Q: I found this insect on my sidewalk. It is mostly black but it had white legs. It looks like a wasp but it does not seem to have a stinger. Can you identify it for me?
A: I believe the insect is a black soldier fly. The black soldier fly, Hermetia illucens (Linnaeus), is a sleek looking fly often mistaken as a wasp. However, like most flies, the black soldier flies only have two wings (wasps have four). In addition, this fly, like other flies, does not possess a stinger. Although the loud buzzing they create when flying is enough to concern many people, adult soldier flies pose no danger.
The black soldier fly is often associated with the outdoors and livestock, usually around decaying organic matter such as animal waste or plant material. Since black soldier fly larvae consume decaying matter, they have been used to reduce animal manure in commercial swine and poultry facilities.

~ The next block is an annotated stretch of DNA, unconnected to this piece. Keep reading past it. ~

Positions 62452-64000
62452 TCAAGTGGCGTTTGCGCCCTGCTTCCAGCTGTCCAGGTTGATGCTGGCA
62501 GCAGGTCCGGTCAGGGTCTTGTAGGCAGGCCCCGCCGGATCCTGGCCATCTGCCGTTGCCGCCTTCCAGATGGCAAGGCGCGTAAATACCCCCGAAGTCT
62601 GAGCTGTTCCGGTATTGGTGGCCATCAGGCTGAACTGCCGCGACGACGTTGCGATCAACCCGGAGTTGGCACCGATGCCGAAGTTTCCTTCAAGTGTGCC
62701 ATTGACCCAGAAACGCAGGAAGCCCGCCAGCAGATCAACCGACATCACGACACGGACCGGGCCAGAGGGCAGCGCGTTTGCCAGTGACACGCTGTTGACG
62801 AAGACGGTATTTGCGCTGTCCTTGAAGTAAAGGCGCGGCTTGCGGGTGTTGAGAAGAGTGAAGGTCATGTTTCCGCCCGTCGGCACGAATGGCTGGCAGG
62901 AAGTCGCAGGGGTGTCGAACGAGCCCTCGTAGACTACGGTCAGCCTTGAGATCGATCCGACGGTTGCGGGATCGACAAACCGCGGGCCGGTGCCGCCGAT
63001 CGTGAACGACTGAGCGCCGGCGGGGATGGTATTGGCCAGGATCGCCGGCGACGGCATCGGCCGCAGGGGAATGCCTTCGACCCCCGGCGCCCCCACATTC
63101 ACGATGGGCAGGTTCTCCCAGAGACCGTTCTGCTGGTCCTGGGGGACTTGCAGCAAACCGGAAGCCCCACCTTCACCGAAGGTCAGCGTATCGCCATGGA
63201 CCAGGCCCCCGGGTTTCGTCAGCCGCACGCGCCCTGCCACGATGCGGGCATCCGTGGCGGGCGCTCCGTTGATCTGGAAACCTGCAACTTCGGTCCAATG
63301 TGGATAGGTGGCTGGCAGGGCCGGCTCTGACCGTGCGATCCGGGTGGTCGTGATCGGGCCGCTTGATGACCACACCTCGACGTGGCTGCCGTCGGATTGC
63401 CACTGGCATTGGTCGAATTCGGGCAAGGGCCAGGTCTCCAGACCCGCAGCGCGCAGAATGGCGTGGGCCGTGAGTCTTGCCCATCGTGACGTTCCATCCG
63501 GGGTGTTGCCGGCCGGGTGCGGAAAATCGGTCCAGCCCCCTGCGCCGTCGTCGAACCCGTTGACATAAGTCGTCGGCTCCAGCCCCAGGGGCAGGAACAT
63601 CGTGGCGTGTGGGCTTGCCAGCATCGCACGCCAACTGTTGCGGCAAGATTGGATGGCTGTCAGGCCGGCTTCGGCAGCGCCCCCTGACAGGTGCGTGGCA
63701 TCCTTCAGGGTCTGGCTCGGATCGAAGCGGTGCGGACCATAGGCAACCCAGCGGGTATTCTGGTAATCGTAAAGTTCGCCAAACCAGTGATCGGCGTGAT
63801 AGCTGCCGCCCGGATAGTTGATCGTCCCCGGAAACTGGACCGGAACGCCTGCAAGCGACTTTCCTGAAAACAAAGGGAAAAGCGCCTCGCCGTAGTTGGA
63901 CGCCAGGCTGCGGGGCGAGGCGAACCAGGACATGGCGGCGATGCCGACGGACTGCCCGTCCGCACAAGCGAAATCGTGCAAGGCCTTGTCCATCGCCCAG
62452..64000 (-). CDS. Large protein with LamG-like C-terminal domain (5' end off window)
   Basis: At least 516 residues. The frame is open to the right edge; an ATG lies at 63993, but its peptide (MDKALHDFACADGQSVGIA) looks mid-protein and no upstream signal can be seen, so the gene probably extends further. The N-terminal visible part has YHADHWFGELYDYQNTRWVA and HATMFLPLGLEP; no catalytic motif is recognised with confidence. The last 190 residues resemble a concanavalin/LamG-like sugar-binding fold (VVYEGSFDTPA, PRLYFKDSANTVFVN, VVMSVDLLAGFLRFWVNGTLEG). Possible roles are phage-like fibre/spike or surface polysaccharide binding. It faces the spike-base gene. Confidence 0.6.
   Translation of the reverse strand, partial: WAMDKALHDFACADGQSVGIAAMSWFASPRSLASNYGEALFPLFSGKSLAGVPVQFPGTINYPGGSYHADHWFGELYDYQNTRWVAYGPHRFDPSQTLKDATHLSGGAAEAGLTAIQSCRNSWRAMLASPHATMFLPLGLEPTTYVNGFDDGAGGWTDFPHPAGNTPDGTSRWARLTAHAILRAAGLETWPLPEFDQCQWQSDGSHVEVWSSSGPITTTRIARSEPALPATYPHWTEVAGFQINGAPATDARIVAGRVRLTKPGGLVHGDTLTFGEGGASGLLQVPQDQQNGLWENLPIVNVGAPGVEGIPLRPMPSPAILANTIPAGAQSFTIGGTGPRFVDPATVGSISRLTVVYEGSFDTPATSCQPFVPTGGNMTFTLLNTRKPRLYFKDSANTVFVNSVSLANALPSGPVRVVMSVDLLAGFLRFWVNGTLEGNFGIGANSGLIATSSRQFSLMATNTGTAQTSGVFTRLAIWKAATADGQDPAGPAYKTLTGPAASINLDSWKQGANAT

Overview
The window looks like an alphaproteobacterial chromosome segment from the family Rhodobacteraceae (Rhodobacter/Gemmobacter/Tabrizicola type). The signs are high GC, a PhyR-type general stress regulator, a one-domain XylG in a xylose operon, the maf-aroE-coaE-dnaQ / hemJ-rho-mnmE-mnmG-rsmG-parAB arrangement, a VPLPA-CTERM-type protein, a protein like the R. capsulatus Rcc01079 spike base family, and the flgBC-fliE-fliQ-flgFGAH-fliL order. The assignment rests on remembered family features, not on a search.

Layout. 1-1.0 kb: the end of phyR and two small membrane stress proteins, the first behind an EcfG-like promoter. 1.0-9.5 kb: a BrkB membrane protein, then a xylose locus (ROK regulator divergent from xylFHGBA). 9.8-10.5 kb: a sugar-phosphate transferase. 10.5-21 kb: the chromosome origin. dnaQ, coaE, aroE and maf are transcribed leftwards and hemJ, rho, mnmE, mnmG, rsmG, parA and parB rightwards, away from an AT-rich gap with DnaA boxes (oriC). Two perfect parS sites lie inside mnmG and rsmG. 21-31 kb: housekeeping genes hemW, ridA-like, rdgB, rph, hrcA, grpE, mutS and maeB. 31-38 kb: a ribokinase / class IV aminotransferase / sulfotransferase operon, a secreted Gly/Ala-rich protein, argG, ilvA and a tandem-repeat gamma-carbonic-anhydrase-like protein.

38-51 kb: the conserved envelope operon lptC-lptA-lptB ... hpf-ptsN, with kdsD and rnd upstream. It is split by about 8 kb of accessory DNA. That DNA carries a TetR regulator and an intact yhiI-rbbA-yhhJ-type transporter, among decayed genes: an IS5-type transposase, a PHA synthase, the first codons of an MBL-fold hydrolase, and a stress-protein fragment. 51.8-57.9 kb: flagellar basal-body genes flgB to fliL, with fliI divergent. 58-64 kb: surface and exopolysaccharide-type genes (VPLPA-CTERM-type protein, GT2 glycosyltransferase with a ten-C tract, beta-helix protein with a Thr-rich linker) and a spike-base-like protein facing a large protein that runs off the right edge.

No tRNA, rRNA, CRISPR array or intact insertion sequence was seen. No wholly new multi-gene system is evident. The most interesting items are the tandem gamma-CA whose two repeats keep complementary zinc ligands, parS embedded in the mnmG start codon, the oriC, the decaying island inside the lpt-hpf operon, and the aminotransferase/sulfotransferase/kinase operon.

In the southeastern United States, the black soldier fly is abundant during late spring and early fall. Many are mimics of other flying insects, such as bees and wasps. Black soldier fly adults have a wasp-like appearance and are black or blue in color. The adult black soldier fly is not usually considered a pest. In addition to being a good source of oil and protein for animal feed, black soldier fly larvae have the potential of improving organic waste into a rich fertilizer. For more information, check out the publication from the University of Florida: http://entnemdept.ufl.edu/creatures/livestock/black_soldier_fly.htm